She scurries down the staircase and quickly looks for a place to hide, while dialing 911.
She’s out of breath and sobbing.
911: Gwinnett County 911, what’s going on there?
911: Where are you, ma’am?
Horton: I’m at 1595 Old Norcross Road.
911: OK, calm down so I can understand you… Why are you crying?
Horton: Because my boyfriend and I just got into an argument and he’s going f—ing crazy right now. I don’t know what’s wrong with him.
911: What exactly is he doing?
Horton: He’s grabbing me… f—ing holding me down, trying to tell me to open my mind. He keeps telling me that the devil has taken over me. I’m like, ‘What the f— are you talking about?’ He’s holding me down–but he’s literally holding me down.
911: OK, where is he now?
Horton: He’s upstairs. He’s taking all of my shit out of the house, telling me that I need to get out because I’m trying to protect myself, and I’m f—ing scared.
911: Quit yelling, OK? Take a deep breath for me. Can you make yourself safe and go into another room?
Horton: I’m outside! I can’t go back in there. He’s going crazy!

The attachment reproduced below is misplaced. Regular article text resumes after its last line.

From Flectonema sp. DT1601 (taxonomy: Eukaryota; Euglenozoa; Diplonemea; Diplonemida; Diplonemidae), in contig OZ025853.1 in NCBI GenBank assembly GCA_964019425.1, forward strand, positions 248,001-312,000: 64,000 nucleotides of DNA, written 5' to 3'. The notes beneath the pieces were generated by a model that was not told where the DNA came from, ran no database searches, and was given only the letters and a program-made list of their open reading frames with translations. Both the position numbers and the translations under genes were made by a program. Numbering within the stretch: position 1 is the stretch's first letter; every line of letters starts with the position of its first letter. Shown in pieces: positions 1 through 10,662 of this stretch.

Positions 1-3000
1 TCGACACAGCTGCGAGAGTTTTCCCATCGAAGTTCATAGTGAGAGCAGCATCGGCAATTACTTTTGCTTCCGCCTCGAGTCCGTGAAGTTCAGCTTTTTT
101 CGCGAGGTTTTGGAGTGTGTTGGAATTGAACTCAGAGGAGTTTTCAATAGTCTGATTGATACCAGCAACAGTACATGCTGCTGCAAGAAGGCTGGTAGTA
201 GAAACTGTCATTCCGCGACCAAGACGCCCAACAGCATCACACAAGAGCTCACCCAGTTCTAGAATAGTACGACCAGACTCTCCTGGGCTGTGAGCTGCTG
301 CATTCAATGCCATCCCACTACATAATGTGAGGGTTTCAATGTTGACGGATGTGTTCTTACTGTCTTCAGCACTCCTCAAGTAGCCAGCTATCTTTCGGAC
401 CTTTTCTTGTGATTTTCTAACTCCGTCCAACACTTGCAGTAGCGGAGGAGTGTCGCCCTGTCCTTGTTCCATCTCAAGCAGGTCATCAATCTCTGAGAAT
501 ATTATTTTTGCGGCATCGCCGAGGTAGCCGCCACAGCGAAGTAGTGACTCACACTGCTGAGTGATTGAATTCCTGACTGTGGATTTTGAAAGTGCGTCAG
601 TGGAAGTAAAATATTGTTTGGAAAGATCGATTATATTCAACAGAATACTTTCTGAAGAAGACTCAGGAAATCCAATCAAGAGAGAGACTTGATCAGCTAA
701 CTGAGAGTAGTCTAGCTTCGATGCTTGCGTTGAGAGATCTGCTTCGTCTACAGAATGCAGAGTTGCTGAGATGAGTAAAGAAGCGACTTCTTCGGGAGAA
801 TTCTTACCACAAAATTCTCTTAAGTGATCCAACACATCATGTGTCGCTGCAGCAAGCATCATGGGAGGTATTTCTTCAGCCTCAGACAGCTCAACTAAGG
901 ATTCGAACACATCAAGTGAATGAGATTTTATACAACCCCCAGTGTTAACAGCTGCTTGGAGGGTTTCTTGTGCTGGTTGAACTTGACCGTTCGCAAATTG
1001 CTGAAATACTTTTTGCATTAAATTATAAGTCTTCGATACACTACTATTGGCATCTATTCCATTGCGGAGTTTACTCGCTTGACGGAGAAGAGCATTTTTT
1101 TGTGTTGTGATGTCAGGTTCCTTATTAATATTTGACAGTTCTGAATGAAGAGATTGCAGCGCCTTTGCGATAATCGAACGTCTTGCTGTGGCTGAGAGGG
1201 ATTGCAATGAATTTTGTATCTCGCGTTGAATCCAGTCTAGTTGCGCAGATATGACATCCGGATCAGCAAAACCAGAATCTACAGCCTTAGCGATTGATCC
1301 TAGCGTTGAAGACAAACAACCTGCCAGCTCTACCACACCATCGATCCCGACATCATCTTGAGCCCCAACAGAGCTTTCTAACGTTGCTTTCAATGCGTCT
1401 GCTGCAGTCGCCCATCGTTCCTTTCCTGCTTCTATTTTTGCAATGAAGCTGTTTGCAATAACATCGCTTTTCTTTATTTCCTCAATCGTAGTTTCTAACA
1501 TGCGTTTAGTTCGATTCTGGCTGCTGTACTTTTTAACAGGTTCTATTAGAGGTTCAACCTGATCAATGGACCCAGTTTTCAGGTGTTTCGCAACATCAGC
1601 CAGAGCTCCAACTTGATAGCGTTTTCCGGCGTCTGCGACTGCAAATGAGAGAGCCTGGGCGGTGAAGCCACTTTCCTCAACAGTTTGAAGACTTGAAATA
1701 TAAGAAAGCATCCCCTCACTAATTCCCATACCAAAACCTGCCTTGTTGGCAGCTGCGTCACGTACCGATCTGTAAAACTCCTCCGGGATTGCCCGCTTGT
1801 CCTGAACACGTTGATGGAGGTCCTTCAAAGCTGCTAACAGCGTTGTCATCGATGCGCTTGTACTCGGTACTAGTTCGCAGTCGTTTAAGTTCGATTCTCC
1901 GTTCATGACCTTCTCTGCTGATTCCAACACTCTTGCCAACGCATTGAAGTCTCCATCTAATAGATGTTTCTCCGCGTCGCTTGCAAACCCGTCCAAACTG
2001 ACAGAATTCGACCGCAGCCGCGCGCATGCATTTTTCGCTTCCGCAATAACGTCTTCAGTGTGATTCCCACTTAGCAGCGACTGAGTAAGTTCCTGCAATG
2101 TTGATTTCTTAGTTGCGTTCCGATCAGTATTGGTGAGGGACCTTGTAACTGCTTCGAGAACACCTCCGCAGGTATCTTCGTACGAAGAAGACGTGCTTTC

911: When you say he’s going ‘crazy,’ what exactly is he doing?
Horton: I don’t know what’s wrong with him! He’s hitting me; he’s grabbing me. He keeps holding me down like something was wrong with him. I keep telling him to let me go ’cause I can’t breathe and he keeps holding me down… like he doesn’t care.
911: OK, what does he look like? Black, white, Hispanic, Asian?
Horton: He’s black and he’s tall.
911: What’s his name?
Horton: DeCorrius Jones.
She tries catching her breath in between sobs and sniffles.
911: OK, he’s in the house now?
911: Can you get into a car or hide somewhere?
Horton: No, I’m sitting outside. He hasn’t come out here yet…
911: What’s your name?
911: What’s your last name, Deona?
Horton: Horton. H-O-R-T-O-N.
A police car drives past the apartment, but Horton doesn’t flag them down, fearing Jones will see her and come after her again.